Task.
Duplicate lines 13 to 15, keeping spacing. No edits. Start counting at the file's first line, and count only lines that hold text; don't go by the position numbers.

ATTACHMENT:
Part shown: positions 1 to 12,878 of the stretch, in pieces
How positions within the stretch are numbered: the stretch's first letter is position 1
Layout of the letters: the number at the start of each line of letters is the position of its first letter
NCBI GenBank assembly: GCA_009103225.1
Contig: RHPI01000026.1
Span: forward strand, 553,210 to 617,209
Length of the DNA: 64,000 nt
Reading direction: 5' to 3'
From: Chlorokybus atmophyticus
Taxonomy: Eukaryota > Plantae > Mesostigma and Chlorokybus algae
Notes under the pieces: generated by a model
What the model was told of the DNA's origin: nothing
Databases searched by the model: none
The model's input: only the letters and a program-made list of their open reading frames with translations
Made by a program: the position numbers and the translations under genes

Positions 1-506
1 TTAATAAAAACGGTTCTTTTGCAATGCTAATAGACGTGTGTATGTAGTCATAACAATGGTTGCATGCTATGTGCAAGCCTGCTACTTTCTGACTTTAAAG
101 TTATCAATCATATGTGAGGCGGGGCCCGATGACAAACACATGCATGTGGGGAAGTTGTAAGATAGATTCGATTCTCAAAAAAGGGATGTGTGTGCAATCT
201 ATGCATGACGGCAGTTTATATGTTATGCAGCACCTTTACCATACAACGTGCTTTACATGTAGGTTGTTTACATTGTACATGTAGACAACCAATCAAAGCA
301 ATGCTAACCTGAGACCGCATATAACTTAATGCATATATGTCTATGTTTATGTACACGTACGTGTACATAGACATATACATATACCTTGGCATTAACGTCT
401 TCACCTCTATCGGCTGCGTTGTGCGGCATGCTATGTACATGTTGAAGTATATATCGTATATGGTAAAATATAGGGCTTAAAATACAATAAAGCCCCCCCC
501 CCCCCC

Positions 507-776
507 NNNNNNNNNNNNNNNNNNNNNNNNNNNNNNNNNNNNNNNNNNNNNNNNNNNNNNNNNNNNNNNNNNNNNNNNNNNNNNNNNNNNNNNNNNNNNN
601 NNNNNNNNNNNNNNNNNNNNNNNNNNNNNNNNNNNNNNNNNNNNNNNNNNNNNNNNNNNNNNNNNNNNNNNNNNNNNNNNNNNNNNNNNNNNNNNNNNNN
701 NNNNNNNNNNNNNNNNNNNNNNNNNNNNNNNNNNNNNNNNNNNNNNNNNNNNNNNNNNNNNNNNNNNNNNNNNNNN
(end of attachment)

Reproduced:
Databases searched by the model: none
The model's input: only the letters and a program-made list of their open reading frames with translations
Made by a program: the position numbers and the translations under genes